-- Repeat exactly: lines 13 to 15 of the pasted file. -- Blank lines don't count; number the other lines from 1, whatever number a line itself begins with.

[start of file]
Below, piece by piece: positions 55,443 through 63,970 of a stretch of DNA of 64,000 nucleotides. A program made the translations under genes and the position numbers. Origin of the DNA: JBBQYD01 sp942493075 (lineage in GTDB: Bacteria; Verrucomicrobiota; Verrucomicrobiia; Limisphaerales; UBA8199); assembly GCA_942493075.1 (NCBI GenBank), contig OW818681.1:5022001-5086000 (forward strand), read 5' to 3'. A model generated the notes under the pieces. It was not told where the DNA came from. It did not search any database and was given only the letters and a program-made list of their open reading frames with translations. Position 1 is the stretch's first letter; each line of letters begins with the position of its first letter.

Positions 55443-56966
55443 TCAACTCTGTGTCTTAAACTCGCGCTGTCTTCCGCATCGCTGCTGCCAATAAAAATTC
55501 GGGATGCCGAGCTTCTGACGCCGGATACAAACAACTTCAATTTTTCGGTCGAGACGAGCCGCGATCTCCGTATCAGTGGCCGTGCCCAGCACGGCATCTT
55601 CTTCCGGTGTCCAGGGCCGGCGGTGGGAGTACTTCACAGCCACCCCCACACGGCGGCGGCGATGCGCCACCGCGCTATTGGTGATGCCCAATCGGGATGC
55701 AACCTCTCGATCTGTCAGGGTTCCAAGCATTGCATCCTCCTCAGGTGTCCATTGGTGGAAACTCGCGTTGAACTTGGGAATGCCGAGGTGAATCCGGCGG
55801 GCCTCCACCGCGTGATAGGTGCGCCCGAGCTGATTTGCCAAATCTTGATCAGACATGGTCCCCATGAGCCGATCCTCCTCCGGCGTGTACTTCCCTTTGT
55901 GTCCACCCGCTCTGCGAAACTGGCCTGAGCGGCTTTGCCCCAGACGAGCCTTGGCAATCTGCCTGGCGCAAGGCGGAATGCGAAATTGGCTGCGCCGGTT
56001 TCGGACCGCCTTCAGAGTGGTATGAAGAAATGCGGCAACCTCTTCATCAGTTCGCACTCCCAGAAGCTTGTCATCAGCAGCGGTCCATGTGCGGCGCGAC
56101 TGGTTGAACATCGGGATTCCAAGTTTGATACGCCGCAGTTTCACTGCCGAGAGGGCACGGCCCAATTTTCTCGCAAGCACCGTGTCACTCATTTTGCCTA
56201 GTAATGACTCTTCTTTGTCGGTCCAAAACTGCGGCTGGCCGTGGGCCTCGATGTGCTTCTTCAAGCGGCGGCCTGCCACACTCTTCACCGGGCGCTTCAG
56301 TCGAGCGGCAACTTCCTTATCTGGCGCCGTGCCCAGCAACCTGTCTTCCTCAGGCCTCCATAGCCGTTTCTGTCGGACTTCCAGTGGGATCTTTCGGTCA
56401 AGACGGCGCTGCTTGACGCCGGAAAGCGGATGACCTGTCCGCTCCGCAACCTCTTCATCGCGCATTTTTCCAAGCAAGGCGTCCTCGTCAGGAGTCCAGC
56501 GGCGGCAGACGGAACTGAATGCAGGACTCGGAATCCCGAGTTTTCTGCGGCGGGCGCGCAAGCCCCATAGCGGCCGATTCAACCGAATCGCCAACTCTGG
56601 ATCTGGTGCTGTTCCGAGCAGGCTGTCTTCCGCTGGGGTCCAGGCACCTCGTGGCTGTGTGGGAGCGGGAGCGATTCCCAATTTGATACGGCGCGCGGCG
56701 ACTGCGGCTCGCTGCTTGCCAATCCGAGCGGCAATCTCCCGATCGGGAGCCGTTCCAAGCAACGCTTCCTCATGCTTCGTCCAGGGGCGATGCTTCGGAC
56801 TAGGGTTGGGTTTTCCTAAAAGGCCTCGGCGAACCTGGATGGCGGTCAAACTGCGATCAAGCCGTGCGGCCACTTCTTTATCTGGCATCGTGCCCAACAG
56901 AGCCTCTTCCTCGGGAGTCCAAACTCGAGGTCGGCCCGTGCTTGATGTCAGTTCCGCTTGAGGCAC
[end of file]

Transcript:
56401 AGACGGCGCTGCTTGACGCCGGAAAGCGGATGACCTGTCCGCTCCGCAACCTCTTCATCGCGCATTTTTCCAAGCAAGGCGTCCTCGTCAGGAGTCCAGC
56501 GGCGGCAGACGGAACTGAATGCAGGACTCGGAATCCCGAGTTTTCTGCGGCGGGCGCGCAAGCCCCATAGCGGCCGATTCAACCGAATCGCCAACTCTGG
56601 ATCTGGTGCTGTTCCGAGCAGGCTGTCTTCCGCTGGGGTCCAGGCACCTCGTGGCTGTGTGGGAGCGGGAGCGATTCCCAATTTGATACGGCGCGCGGCG